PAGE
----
HTPC - Hardware Advice

Discussion in 'General' started by D3tritus, July 19, 2013.

  1. D3tritus

    D3tritus Portal Pro

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    I've been running with my current MePo machine for a number of years now (I originally specified and built it back in 2008, see this post over at Silent PC Review for details) and it's beginning to show its age. I've got MePo running on top of XP and MePo 1.4 is the last version to support it. Couple that with some unidentified compatibility issues preventing me from upgrading beyond MePo 1.2.3 and my path is clear.

    My MePo setup is pretty basic. I don't run the live TV stuff as I have a dedicated HUMAX box running some custom firmware to cover that side of things. I run a fileserver in the loft and share files over Gigabit ethernet to the MePo box in the living room. I have kids and any optical media tends to die a quick death when they're about so I rip everything and store it on the fileserver, keeping nothing in the living room. This has the added bonus that there's no slot or tray to post toast/coins/miscellaneous crap into...

    I was very happy with my previous build...once I'd put a discrete GFX card in there. Almost completely inaudible, capable of 1080p, full digital audio. Loved it. This time around I'm hoping to take things a step further:
    - low power, completely fanless.
    - S4/5 suspend/resume.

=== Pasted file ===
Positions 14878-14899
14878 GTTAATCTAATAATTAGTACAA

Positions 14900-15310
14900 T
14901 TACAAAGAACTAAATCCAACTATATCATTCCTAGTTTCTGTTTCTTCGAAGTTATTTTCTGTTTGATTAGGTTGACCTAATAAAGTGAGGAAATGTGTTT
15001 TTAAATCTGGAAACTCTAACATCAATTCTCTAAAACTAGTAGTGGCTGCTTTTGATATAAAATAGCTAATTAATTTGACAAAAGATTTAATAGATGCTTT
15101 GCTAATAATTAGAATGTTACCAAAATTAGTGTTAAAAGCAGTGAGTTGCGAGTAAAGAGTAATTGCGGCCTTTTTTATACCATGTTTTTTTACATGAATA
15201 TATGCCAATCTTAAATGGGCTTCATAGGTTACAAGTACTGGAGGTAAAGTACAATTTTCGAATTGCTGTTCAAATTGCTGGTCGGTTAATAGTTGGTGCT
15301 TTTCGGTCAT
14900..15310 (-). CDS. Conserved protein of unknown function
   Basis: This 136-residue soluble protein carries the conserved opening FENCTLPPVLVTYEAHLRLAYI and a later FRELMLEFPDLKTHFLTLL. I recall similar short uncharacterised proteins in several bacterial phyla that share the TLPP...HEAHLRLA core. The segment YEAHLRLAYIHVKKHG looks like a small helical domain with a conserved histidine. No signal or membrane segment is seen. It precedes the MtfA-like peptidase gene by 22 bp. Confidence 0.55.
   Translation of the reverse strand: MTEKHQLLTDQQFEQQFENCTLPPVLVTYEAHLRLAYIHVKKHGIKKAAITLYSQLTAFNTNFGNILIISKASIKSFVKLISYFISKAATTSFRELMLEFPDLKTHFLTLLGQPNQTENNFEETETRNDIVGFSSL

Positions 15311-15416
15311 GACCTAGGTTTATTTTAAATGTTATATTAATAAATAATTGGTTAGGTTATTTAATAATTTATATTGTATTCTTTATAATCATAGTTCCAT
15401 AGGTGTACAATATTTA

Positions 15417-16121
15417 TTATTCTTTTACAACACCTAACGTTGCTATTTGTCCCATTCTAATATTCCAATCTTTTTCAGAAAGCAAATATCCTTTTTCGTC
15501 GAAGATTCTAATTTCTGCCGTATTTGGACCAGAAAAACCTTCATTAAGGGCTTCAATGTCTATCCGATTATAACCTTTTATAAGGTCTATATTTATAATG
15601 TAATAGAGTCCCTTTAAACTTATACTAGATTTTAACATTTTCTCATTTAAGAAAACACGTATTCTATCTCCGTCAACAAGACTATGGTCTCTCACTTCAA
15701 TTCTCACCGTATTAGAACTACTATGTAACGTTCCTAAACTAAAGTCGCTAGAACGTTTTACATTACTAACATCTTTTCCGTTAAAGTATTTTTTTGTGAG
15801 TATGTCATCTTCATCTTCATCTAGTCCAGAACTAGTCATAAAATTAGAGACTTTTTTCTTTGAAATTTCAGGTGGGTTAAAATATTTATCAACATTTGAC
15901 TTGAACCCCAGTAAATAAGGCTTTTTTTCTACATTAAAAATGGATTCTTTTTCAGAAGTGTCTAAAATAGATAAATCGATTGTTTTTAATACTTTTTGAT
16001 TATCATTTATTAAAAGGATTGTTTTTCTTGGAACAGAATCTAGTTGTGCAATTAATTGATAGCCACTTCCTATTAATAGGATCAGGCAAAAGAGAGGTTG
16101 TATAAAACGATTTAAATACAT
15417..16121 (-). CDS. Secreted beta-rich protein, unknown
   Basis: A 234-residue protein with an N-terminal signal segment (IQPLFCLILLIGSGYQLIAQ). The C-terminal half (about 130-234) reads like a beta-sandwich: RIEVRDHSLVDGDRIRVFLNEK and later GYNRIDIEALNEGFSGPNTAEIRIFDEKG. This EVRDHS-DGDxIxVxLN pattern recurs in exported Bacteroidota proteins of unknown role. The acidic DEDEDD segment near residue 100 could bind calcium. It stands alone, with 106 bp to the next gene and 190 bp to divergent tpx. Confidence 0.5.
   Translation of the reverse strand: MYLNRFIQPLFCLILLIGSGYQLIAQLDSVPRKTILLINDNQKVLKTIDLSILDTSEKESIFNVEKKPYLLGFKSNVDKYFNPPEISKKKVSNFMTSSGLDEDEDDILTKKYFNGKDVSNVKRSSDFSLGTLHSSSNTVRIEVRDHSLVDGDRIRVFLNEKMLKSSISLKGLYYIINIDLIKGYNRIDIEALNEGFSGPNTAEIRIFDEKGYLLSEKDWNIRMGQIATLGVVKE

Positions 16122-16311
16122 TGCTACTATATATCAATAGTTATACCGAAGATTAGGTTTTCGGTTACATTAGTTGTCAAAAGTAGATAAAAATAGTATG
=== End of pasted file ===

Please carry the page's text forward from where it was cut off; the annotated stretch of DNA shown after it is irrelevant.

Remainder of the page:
- ability to deal with the newer UI functions (image cross-fades, etc. are currently a bit jerky).
    - faster boot time.

    With these goals in mind, I've arrived at the following spec (this spec adapted from a post on the XBMC forums):
    CPU: Intel i3-3225
    Key points are the TDP (55W) and the integrated HD4000 graphics. My understanding is that this integrated gfx will easily handle everything I throw at it, up to and including 1080p/i content. I've no intention at this point of doing 4K or 3D. I have also read that the all pervailing 24P issue is, if not completely gone, handled well and mostly un-noticeable. Looking at this link on CPU-World, I should see triple the performance (~+180%) of my old CPU (AMD 64 X2 BE-2400).

    MoBo: Gigabyte Z77N-Wifi
    Mostly chosen for the form-factor, lack of active cooling, high-temp protection and the presence of SATA3, USB3 and S4/5 capability. I'm also a fan of Gigabyte kit. I've run with their motherboards on various machines over the years and they've always been dependable.